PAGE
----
In collaboration with Albert Cohen and Christine Eisenbeis (INRIA Alchemy), Marc Duranton (Philips Natlabs, Eindhoven), we have introduced in 2005 a new programming model for the design of video intensive applications. This model, called the n-synchronous model, is based on an extension of the synchronous model allowing to combine non strictly synchronous streams provided that they can be synchronized through the use of bounded buffers. This is obtained by introducing particular clocks as infinite binary periodic words . Thanks to the periodic nature of these clocks, we are able to verify properties like the absence of buffer overflows and deadlocks during the execution. Clock verification is expressed as a type-inference problem with a sub-typing rule. The core of the model has been settled in and . We introduced a notion of abstractions for these clocks as a mean to reason about sets of (non necessarily periodic) clocks . We defined the programming language Lucy-n to program with the n-synchronous model , .

Hybrid systems modelers have become the corner stone of
embedded system development, with Simulink a de facto
standard and Modelica a new player. They allow both
*discrete*controllers and their
*continuous*environments to be expressed
*in a single language*. Despite the availability of
such tools, there remain a number of issues related to the
lack of reproducibility of simulations and to the
separation of the continuous part, which has to be
exercised by a numerical solver, from the discrete part,
which must be guaranteed not to evolve during a step. Such
tools still raise a number of issues that, we believe,
require more fundamental understanding.

Many systems in telecommunication, banking or transportation involve sophisticated software for controlling critical operations. One major problem is to get a high-level of confidence in the algorithms or protocols that have been developed inside the companies or by partners.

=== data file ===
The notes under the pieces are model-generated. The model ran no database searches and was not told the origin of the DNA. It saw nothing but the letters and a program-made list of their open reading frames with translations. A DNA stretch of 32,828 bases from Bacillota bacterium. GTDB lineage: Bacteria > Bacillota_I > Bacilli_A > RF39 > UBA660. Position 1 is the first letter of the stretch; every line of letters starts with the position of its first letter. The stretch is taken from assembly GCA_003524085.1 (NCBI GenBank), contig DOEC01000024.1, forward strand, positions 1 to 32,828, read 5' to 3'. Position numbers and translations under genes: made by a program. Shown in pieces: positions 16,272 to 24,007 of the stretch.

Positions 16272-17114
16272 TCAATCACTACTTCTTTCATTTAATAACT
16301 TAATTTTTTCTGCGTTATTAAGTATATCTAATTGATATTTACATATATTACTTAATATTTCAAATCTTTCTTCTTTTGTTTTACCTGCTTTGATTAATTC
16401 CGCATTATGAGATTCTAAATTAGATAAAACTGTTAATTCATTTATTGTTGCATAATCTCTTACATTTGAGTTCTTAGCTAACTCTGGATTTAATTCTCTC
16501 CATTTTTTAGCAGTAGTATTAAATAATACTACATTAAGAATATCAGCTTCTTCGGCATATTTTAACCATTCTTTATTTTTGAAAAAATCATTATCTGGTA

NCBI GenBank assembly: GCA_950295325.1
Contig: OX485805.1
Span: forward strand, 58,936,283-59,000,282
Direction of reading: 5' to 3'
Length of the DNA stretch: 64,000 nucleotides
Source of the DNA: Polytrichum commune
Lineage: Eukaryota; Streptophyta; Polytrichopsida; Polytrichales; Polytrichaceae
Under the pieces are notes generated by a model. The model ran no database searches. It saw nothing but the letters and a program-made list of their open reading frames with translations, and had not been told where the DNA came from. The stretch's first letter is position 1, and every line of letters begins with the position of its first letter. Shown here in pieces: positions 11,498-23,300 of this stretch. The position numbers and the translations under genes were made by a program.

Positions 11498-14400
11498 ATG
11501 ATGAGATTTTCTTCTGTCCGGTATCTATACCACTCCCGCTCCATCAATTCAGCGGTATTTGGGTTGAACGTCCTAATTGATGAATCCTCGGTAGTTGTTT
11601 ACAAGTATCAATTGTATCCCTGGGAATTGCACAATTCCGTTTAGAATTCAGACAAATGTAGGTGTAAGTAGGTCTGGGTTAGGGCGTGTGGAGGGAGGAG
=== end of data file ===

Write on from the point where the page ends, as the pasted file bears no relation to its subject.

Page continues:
Many smartcards in mobile phones are based on a (small) Java virtual machine. The card is supposed to execute applets that are loaded dynamically. The operating system itself is written in C, it implements security functions in order to preserve the integrity of data on the card or to offer authentication mechanisms. Applets are developed in Java, compiled, and then the byte-code is loaded and executed on the card. Applets or the operating systems are relatively small programs but they need to behave correctly and to be certified by an independent entity.

If the user expresses the expected behavior of the program as a formal specification, it is possible for a tool to check whether the program actually behaves according to the requirements. We have a collaboration with Gemalto in this area.

Avionics or more generally transportation systems are another area were there are critical algorithms involved, for instance in Air Traffic control. We have collaborations in this domain with Dassault-Aviation and National Institute of Aerospace (NIA, Hampton, USA).

CiME is a rewriting toolbox. Distributed since 1996 as
open source, at URL
http://
*Coq*. CiME3 is also developed by the participants of
the A3PAT project at the CNAM, and is distributed under the
Cecill-C licence.

The
*Why*platform is a set of tools for deductive
verification of Java and C source code. In both cases, the
requirements are specified as annotations in the source, in a
special style of comments. For Java (and Java Card), these
specifications are given in JML and are interpreted by the
*Krakatoa*tool. For C, we designed our own specification
language, largely inspired from JML. Those are interpreted by
the
*Caduceus*tool.